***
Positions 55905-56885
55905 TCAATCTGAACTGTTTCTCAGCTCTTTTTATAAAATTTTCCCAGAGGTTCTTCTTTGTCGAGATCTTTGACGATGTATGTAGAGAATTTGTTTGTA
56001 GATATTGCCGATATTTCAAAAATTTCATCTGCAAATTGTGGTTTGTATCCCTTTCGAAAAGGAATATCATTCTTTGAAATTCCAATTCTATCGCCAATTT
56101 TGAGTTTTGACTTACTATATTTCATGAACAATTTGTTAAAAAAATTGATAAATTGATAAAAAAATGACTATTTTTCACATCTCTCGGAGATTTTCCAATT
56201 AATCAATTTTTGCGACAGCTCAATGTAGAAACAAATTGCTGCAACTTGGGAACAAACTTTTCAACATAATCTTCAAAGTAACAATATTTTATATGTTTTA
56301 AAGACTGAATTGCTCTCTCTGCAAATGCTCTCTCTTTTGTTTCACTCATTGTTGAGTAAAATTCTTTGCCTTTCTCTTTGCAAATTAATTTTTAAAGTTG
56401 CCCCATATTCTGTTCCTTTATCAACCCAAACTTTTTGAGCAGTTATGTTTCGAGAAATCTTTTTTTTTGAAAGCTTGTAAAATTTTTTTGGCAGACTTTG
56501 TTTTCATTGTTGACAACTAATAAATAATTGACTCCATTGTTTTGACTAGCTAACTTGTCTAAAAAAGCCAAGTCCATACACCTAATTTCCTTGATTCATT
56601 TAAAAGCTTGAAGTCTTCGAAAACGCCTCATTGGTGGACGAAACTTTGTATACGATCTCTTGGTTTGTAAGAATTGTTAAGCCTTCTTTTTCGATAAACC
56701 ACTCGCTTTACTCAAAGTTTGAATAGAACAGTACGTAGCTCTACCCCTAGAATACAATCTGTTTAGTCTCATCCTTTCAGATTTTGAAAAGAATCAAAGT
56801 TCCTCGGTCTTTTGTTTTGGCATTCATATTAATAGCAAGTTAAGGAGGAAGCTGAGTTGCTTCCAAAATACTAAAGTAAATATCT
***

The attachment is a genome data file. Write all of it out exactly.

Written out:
Positions 55905-56885
55905 TCAATCTGAACTGTTTCTCAGCTCTTTTTATAAAATTTTCCCAGAGGTTCTTCTTTGTCGAGATCTTTGACGATGTATGTAGAGAATTTGTTTGTA
56001 GATATTGCCGATATTTCAAAAATTTCATCTGCAAATTGTGGTTTGTATCCCTTTCGAAAAGGAATATCATTCTTTGAAATTCCAATTCTATCGCCAATTT
56101 TGAGTTTTGACTTACTATATTTCATGAACAATTTGTTAAAAAAATTGATAAATTGATAAAAAAATGACTATTTTTCACATCTCTCGGAGATTTTCCAATT
56201 AATCAATTTTTGCGACAGCTCAATGTAGAAACAAATTGCTGCAACTTGGGAACAAACTTTTCAACATAATCTTCAAAGTAACAATATTTTATATGTTTTA
56301 AAGACTGAATTGCTCTCTCTGCAAATGCTCTCTCTTTTGTTTCACTCATTGTTGAGTAAAATTCTTTGCCTTTCTCTTTGCAAATTAATTTTTAAAGTTG
56401 CCCCATATTCTGTTCCTTTATCAACCCAAACTTTTTGAGCAGTTATGTTTCGAGAAATCTTTTTTTTTGAAAGCTTGTAAAATTTTTTTGGCAGACTTTG
56501 TTTTCATTGTTGACAACTAATAAATAATTGACTCCATTGTTTTGACTAGCTAACTTGTCTAAAAAAGCCAAGTCCATACACCTAATTTCCTTGATTCATT
56601 TAAAAGCTTGAAGTCTTCGAAAACGCCTCATTGGTGGACGAAACTTTGTATACGATCTCTTGGTTTGTAAGAATTGTTAAGCCTTCTTTTTCGATAAACC
56701 ACTCGCTTTACTCAAAGTTTGAATAGAACAGTACGTAGCTCTACCCCTAGAATACAATCTGTTTAGTCTCATCCTTTCAGATTTTGAAAAGAATCAAAGT
56801 TCCTCGGTCTTTTGTTTTGGCATTCATATTAATAGCAAGTTAAGGAGGAAGCTGAGTTGCTTCCAAAATACTAAAGTAAATATCT